One of the central problems I had with Awayland was the disconnected, word-vomit lyricism. Songs were constructed around a series of phrases that sounded meaningful individually but weren’t even remotely cohesive. It made for baffling listening at times. Darling Arithmetic avoids that pitfall, ditching the imagistic nothingness for tracks actually grounded in some form of narrative, expressing some kind of message beyond “this song is a bit ominous,” or “watch out for people because they are shit,” as was the mode of Awayland. Instead O’Brien has produced his most intimate, personal album, and, lyrically, by far his most rewarding. At times his musings on love, that oft-neglected topic, can veer into the sentimental and mawkish, but it’s grounded in an honesty and sincerity that leaves you feeling bad for criticising it. It’s much too open for that kind of cynicism, partly because there’s a keen sense of self awareness, as on tracks like Little Bigot, which up-ends its trite “Love is me, Love is all, Love is you,” with a stinging rebuttal to, well, a little bigot.
That track offers a way in to one of the album’s central themes and the one at the core of its sense of sudden openness. It may seem implausible but, as a gay man in Ireland, O’Brien has probably dealt with his fair share of little bigots. This album embraces that identity, and O’Brien deserves credit for that. It’s an album of immense longing and soulfulness, to the point of cliché, that just happens to be about men. That doesn’t excuse the heavy-handed writing, but it tells you that when he sings about Courage he knows what he’s talking about. The album opener starts with the lines “It took a little time to get where I wanted / It took a little time to get free / It took a little time to be honest / It took a little time to be me”; Darling Arithmetic has that same feeling of positive self-reflexivity. It’s a step backward from Awayland, but mostly a step inward. It means more navel-gazing, but a tolerable kind, and music that sounds at peace with that, content not to push things beyond the odd echo-chamber. Maybe his next release will have the freedom and confidence to sound as courageous as his words are here.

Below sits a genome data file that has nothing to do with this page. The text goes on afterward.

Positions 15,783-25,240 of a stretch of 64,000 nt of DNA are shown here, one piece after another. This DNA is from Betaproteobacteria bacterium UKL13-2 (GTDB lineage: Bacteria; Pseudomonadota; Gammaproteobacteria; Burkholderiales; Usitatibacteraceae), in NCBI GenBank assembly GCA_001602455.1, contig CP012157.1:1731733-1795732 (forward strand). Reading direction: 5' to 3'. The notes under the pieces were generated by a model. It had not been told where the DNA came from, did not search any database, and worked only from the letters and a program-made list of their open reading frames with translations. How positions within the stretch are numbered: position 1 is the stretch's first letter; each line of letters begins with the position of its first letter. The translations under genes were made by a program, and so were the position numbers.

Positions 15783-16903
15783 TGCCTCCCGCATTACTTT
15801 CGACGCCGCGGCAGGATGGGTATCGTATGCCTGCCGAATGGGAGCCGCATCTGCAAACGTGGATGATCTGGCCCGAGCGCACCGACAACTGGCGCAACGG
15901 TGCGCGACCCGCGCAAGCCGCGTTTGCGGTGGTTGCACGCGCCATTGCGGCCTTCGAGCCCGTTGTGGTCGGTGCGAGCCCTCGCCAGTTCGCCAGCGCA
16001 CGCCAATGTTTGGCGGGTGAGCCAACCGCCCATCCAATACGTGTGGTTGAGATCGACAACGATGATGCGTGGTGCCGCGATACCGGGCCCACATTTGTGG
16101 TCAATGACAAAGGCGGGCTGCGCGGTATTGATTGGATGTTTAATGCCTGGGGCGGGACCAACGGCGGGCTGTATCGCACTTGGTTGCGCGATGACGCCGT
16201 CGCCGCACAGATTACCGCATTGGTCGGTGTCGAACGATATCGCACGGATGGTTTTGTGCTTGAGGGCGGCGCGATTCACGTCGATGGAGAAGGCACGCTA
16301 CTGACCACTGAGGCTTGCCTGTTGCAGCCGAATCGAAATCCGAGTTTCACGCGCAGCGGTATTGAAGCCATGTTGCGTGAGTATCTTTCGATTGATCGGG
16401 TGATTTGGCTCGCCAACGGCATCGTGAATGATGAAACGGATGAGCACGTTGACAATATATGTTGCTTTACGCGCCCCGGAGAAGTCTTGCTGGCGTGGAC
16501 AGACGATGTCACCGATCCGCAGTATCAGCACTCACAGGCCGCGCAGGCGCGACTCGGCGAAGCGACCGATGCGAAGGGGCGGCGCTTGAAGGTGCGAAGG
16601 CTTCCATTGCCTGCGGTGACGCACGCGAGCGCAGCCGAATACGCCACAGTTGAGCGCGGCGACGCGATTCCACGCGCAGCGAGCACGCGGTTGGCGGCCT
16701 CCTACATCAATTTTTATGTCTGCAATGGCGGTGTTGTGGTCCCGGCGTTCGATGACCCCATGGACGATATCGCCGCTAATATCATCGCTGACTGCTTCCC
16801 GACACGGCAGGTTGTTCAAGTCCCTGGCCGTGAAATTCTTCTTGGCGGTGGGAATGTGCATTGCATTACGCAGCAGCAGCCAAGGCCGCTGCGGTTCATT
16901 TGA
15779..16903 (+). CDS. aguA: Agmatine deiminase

Picks: Courage, The Soul Serene, Everything I Am Is Yours
Young Fathers//White Men Are Black Men Too
Young Fathers talked a big talk about making a pop album in the build-up to their first release off the back of winning the Mercury Prize for last year’s Dead. The album they’ve created isn’t a pop album. It’s brilliant, but not pop. It’s an album that strives to be pop, but ends up torn between that urge to create something joyous and the need to voice deep-seated resentments. Last year’s 1989 by Taylor Swift reminded everyone what great pop should be – invigorating, fun, and hopeful; Young Fathers don’t pull that off, but you can feel the longing to. It makes music that’s just as powerful as the best pop, but with something to say too.